Chap_13 - Chapter 13 The Economics Of Information Purpose...

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Chapter 13 The Economics Of Information Purpose: To describe how various characteristics of information affect the allocation of resources, efficiency, and the ways in which transactions occur. The focus is on how a potential buyer uses information in deciding whether or not to complete a transaction. Length: 22 pages Time required to read: Slightly more than one hour. The chapter has fewer design features than other chapters, but the examples and cases are generally familiar to beginning students. Examples and references to the Economic Naturalist carry much of the burden of explaining concepts and tools. Number of lectures required for understanding: Because students are generally familiar with the topics, the chapter can be covered in 1 ½ lectures. However, the fact that themes are familiar means that students will want to discuss the themes and their ramifications. Each major section can easily lead to a full class-period of discussion. Summary An example based on bargaining for a carved wooden bowl shows how information affects prices and transactions. This is translated into the canons of Adam Smith’s “invisible hand,” and, by projection, to the perfect knowledge requirement of perfect competition. The introduction challenges the student to understand when added information will add to effectiveness of decision making. The first major section deals with the time-honored question of whether a middleman (or a sales staff) actually adds value to a product. The second section deals with the optimal amount of information that a potential buyer should absorb and try to utilize. This section closes with an
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analysis of the economics of the search. Expected values of a risky situation are introduced and students are asked to calculate probabilities and expectations. Used cars – a familiar example – are used to explain aspects of asymmetric information – the situation that occurs when one party to a potential transaction has considerably more information than the other. The “Lemons Model” and credence aspects of transactions are also based on the market for used automobiles. The section continues with discussions of other types of asymmetric information. The chapter ends with a complex treatment of “disappearing political discourse” which explains why politicians tend to skip over discussions of very important public issues. Students are challenged to find similar situations in other aspects of life. The materials at the end of the chapter offer numerous possibilities for in-class discussion. Outline 1. Introduction 2. How the Middleman Adds Value a. Recap 3. The Optimal Amount of Information a. The Cost-Benefit Test b. The Free-Rider Problem c. Two Guidelines for Rational Search d. The Gamble Inherent in Search e. The Commitment Problem When Search is Costly f. Recap 4. Asymmetric Information a. The Lemons Model b. The Credibility Problem in Trading c. The Costly-to-Fake Problem d. Conspicuous Consumption as a Signal of Ability e. Statistical Discrimination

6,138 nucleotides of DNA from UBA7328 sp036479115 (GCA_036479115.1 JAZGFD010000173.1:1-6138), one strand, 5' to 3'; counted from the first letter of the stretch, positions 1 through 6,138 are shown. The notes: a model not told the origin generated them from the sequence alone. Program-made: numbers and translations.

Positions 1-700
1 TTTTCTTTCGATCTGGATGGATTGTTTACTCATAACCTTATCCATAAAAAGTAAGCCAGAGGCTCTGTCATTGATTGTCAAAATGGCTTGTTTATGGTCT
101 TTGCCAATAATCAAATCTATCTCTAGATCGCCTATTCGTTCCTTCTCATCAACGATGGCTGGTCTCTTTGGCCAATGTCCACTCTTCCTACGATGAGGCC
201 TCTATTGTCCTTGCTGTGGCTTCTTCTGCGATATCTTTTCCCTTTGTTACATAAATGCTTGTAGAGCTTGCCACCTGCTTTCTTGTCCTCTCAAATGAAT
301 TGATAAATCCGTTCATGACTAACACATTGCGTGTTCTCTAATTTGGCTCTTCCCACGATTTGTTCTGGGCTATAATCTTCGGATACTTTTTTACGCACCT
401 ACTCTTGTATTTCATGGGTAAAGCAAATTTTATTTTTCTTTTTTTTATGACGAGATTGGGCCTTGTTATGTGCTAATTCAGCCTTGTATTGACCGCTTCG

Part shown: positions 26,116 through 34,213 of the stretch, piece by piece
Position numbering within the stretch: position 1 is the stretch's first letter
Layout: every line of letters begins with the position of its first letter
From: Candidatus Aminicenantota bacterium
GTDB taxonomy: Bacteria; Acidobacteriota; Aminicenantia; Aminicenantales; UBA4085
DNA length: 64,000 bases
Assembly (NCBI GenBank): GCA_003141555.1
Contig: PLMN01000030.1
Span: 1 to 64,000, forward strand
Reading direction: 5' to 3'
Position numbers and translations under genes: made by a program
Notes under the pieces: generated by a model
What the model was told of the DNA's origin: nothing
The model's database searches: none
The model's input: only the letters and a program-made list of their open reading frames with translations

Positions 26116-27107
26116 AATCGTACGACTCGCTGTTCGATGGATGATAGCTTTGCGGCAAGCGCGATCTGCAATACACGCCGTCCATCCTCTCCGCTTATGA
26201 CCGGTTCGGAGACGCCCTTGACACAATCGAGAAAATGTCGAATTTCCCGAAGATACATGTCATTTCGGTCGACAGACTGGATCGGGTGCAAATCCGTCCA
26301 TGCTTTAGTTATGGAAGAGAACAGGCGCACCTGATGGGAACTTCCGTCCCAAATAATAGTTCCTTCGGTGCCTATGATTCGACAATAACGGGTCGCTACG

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This note was uploaded on 03/30/2008 for the course ECON 002 taught by Professor Mcleod,markpehlivan,ayseozg during the Summer '08 term at Penn State.

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Chap_13 - Chapter 13 The Economics Of Information Purpose...

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